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a todo list for pelican

I'm loving Pelican. Naturally I want to change it all.


Not that modifying the theme base.html is hard, but the process could be easily automated, so it's a good candidate for built-in functionality. Everybody uses favicons. Give Pelican a FAVICON_PATH variable in the configuration, and the engine copies the file to some constant location for themes to pick up and <link>. Easy. (Also, seriously, how awesome is my little boat? I'll tell you: pretty awesome.)


Pelican is a static site generator, so automatically minifying CSS and JS source files seems like a no-brainer. Of course, that's because it is a no-brainer, and has already been done. Hurrah for the internet.

Git integration

Technically this isn't a Pelican item so much as a "make my git hook cooler" item: I want to pull post entry dates from the git commit author date, and tags from the commit message. Seems simple enough, but it gets complicated when you consider the entire change history of an entry. Wheat, a git-based blog engine I tried briefly, handles entry changes by giving the reader literally every change ever made in a clickable list. (With a commit hash and everything, it's pretty wild.) The design makes sense for a wiki-style site, heavy with community content and editorial oversight, but gets a little cumbersome for a personal blog. (I'm ok with readers not seeing every typo I'll ever make, thanks.)

My version would be more boring: Find the commit that added the entry, and use that GIT_AUTHOR_DATE as the initial entry date. It could even find the commit that most recently changed the entry, and add some kind of Updated on foobity bar date footer.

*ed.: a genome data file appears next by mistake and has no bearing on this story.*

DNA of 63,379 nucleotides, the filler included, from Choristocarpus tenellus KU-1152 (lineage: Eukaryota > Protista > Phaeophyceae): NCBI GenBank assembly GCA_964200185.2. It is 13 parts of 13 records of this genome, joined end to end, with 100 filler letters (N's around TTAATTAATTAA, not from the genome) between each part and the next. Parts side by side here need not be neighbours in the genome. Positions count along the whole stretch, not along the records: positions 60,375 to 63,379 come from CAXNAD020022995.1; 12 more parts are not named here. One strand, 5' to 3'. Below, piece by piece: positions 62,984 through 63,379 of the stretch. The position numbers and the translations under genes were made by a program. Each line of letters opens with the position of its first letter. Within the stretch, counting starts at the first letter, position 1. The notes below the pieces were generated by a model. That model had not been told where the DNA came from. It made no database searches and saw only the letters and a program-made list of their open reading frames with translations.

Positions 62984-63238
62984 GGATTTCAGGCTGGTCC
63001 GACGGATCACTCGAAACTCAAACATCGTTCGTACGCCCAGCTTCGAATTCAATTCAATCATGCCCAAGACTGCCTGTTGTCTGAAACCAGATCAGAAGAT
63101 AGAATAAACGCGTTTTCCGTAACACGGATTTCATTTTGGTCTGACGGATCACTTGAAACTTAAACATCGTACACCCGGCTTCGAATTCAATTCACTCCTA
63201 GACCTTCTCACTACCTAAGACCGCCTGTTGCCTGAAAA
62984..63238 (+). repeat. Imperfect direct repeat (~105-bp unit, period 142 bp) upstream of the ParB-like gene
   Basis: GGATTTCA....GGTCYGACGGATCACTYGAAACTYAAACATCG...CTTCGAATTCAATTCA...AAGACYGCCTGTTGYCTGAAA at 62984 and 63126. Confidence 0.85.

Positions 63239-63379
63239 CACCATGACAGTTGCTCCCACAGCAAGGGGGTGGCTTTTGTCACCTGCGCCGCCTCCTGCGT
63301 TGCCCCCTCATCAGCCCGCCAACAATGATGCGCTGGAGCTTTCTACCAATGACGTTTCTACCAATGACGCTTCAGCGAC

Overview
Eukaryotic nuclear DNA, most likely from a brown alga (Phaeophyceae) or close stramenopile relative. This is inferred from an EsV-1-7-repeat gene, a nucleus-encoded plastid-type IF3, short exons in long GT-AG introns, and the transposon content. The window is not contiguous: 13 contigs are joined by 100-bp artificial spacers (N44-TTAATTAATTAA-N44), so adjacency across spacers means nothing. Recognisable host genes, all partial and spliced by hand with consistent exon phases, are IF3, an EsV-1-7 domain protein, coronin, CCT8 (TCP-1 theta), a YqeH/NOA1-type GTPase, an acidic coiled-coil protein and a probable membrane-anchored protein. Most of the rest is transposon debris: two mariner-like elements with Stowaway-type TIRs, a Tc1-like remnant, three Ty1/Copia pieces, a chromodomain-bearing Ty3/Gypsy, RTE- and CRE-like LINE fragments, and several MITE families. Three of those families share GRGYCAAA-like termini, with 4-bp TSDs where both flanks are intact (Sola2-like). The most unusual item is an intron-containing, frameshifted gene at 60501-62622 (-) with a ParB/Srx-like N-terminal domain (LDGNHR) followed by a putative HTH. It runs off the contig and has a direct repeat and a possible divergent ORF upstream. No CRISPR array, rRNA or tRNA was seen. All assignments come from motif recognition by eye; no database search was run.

Pulling tags from commit messages could be similarly straightforward: Parse the messages in every commit that changed the entry for whatever the tag pattern is, and add all the tags found. Throw in some kind of lexical mechanism for identifying tags removed (maybe -tag instead of just tag?), and turn the result into a tag list.

Speaking of which

My post-receive now handles multiple branches. Since the Pelican Makefile is part of each branch, publishing a draft is as simple as git checkout draft && make html (or rather, just pushing draft, since the hook takes care of the rest). Along the same lines, incorporating draft changes in the live site is as simple as merging draft to master.

function publish {

    cd $pelicanweb
    git checkout -fq $branch && git fetch && git reset --hard origin/$branch
    if [ $? -ne 0 ]; then
        echo 'git broke, go check the configs or something'
        exit 1

    make html && echo "$branch changes live"

unset $(git rev-parse --local-env-vars)

while read oldrev newrev ref
    branch=`echo $ref |cut -d/ -f3`
    publish $branch